“I just thought, ‘I can put myself to better use, I’m smart enough to go to school,’ so even though I was pregnant with my daughter when I made my decision, I just decided I’m going to push through and get something done,” Mojeski said. “I just wanted to show them some kind of inspiration they could look up to, not just me sitting at home with them. There’s nothing wrong with [sitting at home]. It was just for me. I knew school was my thing.”
Mojeski decided she would first attend NCCC, which was cheaper and right down the road from where she lived. She planned to transfer to UB to finish her bachelor’s.
Mojeski gave birth to her second child during her first week of classes at NCCC. Two years later, she graduated with her associate’s and applied to pursue an undergraduate in history at UB.
“Every class I registered for, I would always check to make sure it was transferable or the equivalent to a UB course,” Mojeski said. “I knew some people fall behind or end up having to take an extra year to finish their four-year degree, so I was always making sure to check that all my credits would transfer.”
Ian Stapley, Mojeski’s English professor from NCCC, said he is “a bit vexed” by UB’s Latin honors policy and said it seems “draconian.” Stapley graduated from UB with his bachelor’s, master’s and doctorate and teaches honors English at NCCC.
He said Mojeski was “the student every professor wants to have.”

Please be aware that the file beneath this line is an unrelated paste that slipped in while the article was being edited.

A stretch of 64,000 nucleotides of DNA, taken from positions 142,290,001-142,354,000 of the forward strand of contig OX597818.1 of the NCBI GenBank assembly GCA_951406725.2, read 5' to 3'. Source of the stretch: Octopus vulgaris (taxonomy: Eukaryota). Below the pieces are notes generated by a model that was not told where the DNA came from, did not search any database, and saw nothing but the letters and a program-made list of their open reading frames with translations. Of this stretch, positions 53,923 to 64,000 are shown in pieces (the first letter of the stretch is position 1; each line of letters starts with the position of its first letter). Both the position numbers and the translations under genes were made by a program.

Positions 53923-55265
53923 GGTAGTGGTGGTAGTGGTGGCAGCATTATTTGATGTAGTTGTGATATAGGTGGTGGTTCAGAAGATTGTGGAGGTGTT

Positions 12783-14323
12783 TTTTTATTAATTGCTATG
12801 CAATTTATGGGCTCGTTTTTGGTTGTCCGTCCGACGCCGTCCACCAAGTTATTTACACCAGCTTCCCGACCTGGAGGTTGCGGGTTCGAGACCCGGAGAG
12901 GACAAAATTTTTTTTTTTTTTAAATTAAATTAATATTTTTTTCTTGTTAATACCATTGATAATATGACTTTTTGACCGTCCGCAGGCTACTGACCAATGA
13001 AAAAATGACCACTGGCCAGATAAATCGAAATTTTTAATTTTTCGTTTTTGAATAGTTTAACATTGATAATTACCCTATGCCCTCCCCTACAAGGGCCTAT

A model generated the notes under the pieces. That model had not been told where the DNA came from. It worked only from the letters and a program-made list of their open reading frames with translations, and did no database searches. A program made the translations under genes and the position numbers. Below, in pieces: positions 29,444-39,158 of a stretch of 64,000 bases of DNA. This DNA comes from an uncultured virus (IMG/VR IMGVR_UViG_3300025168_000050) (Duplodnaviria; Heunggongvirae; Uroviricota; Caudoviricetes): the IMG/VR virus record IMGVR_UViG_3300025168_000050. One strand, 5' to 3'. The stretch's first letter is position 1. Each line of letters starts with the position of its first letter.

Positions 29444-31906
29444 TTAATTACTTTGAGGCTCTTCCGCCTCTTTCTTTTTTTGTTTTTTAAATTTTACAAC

Her planning worked, and when Mojeski applied to UB, she was accepted and all the credits she received at NCCC transferred. Mojeski said she knew that as a mother she wouldn’t be able to have the traditional college experience, so she threw herself into her schoolwork.
“I wanted to do rowing or some kind of extracurricular, but with two kids, you just can’t do it,” Mojeski said. “So basically all my focus was on getting high grades. I would come here for classes, go home and be with my kids, make dinner, do laundry, do dishes, then sneak out and do homework until midnight. It’s all been about school, so it just really sucks that it’s being taken away for what I feel like is a pretty unfair reason.”
Mojeski first found out she would not be able to graduate with Latin honors after picking up her cap and gown, and discovering she was not on the list to receive a Latin honors cord.
“It really hurt,” she said. “I made the decision to go to [NCCC] for financial reasons, which I’m sure many other [transfer] students do also. My husband’s like, ‘Oh, well you can just take summer courses, and maybe then you’ll get it.’ But that’s not fair, that’s not right. I have enough to graduate.”
She was invited to apply to her departmental honors society, but Mojeski said she turned it down because of a $100 registration fee.
“That’s not a lot, but I mean it’s three boxes of diapers,” Mojeski said. “I just didn’t think much of it. I told myself, ‘Well I won’t worry about it since I’ll have the Latin honors to go for instead.’ Or at least I thought.”
Mojeski would have to pay out of pocket for summer courses to bring her credit hours up to the required amount, something she said is out of the question.
“There’s also the fact that the sooner I finish, the sooner I have nights back to be with my kids,” Mojeski said. “That’s important. Everything changes when you have kids.”
Mojeski emailed Sharon Nolan-Weiss, director of the Office of Equity, Diversity and Inclusion, about the situation.
Nolan-Weiss responded and told Mojeski she would relay her concerns to the Office of Educational Affairs because it sounded more like an academic issue than a discrimination issue.
Mojeski said she doubts much will happen in time for her graduation in less than two weeks, but she hopes she may be able to help students in similar situations by bringing attention to the issue.
“She’s done this all as a mom of two kids. She’s worked her butt off to put herself through school,” Schmid said. “I admire the hell out of her and I think if any exception is going to be made, it should be for this.”